Ready for an oil demand peak in 2023?
Electrification and the rise of renewables are driving the transformation of the energy system, but not fast enough to reach the world 2030 agenda, according to the Energy Transition Outlook 2018. The world’s energy demand will decline from 2035 onwards. The historic change in our energy needs is largely down to rapid electrification and its inherent efficiency.
According to DNV GL Energy Transition Outlook 2018, the decarbonization of the energy mix will be reflected in investment trends with money spent on renewables set to triple by 2050.
Five key findings:
- Electrification and its inherent efficiency will contribute to humanity’s energy demand declining from the mid-2030s onwards
- Global expenditure on energy, as a percentage of GDP, will fall 44% by 2050
- Energy mix is rapidly decarbonizing; coal has peaked, oil will peak in 2023 and natural gas will become largest single source from 2026. Renewables and fossil fuels to equally share supply by mid-century.
- The rapid transition we forecast will not be fast enough to meet the sub-2 ⁰C climate goal.
- A strong combination of several measures is the only way for the world to meet the ambitions of the Paris Agreement.
Since the Industrial Age, economic growth and energy usage have grown hand in hand. That relationship is set to decouple definitively in 2035, when energy demand will start to drop and GDP continues to rise.
Rapid electrification of energy demand and the rise of energy from wind and solar sources will lead to massive growth of the world’s electricity transmission and distribution systems.
The new DNV GL study forecasts continuing rapid electrification, with electricity’s share of the total energy demand expected to more than double to 45% in 2050. This is driven by substantial electrification in the transport, buildings, and manufacturing sectors. For example in the transport sector, the uptake of private electric vehicles (EVs) will continue to escalate rapidly, with 50% of all new cars sold in 2027 in Europe expected to be EVs.
Surge in renewables
The surge in global electricity production will be powered by renewable sources accounting for an estimated 80% of global electricity production in 2050. As the costs for wind and solar continue to fall, those two energy sources are set to meet most of the electricity demand, with solar PV delivering 40% of electricity generation and wind energy 29%.
The rapid electrification will lead to major expansion of electricity transmission and distribution systems both in the length and capacity of transmission lines and total installed power line length and capacity will more than triple by 2050.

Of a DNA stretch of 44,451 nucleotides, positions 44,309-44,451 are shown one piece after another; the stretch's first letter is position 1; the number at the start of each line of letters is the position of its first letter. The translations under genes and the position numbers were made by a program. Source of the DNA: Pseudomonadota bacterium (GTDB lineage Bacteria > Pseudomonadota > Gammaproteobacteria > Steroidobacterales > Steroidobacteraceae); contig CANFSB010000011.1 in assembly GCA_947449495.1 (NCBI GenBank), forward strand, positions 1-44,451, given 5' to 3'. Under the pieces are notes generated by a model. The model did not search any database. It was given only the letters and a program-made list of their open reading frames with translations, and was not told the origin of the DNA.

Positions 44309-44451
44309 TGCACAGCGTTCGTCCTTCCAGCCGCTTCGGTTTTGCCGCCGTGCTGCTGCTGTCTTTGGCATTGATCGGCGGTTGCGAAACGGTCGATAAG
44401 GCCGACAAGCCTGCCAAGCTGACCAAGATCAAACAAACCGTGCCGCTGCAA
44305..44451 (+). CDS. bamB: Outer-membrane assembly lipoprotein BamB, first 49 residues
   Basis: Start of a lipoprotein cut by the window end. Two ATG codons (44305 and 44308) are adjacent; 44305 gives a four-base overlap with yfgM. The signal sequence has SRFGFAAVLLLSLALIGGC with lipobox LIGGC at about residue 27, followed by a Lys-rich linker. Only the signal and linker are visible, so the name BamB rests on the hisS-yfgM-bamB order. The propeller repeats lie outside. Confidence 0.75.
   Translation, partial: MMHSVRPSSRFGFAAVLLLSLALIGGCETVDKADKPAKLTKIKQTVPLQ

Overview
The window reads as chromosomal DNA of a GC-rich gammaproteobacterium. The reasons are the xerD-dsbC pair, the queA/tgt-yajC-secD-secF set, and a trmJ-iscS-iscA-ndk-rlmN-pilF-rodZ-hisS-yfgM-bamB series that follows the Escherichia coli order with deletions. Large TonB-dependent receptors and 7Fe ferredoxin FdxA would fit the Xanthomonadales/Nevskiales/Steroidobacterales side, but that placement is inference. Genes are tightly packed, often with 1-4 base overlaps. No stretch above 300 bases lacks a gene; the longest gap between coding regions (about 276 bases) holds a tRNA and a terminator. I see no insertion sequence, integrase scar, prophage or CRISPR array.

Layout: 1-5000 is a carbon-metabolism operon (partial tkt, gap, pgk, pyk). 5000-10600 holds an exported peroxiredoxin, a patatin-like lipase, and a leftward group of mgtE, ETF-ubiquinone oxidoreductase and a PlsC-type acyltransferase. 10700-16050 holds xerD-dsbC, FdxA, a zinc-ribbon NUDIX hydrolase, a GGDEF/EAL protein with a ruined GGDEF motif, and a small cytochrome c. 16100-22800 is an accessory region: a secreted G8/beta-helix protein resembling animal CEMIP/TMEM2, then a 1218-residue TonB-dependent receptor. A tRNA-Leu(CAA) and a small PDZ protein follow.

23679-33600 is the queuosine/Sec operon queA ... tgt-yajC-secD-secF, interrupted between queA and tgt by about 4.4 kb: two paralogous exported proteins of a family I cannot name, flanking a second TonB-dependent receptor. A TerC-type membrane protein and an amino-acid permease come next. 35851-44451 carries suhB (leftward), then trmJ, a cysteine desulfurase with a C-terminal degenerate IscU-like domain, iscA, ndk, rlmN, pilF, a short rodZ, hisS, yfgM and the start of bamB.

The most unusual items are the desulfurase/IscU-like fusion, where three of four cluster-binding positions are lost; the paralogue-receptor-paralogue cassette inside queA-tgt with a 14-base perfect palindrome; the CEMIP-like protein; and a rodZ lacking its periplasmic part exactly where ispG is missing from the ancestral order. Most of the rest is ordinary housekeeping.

High fractions of solar and wind will create a need for increased use of market mechanisms and changes to the electricity market fundamentals in many countries. This requires major regulatory intervention. Market based price signals are crucial to incentivize innovation and develop economically efficient flexibility options.
Despite major expansion of high-capital-cost renewables and electricity networks, energy will become more affordable. The total cost of energy expenditure, as a share of global GDP, is predicted to fall from 5.5% to 3.1%, a drop by 44%. Absolute energy expenditure will still grow by 30% over the forecast period, to USD 6 trillion/yr. We foresees a shift in costs, from operational expenditure, principally fuel, to capital expenditure. From 2030, more capital expenditures will go into electricity grids and wind and solar than into fossil-fuel projects.
Is our Spaceship Earth on the right course?
Despite the positive outlook on the expansion of renewable energy and the electrification of key sectors, the predicted energy transition will not be fast enough to meet the world 2030 agenda.
DNV GL’s assessment in the Future of Spaceship Earth report explores the likelihood to reach the world 2030 agenda.
Five key findings:
- None of the Sustainable Development (SDGs) will be met in all regions of the World
- The world is making progress towards most of the global goals, but the progress is not fair enough
- The transition from fossil fuels to clean energy is not fast enough
- The energy demand will level off
- Lack of climate action is a showstopper to reach many of the 17 SDG’s
Nonetheless, the energy transition provides business sectors with many new opportunities to shape the society of tomorrow and accelerate the transformation to a safe and sustainable future. The current energy transition is far from fast enough and it is clearly time to step up our effort!
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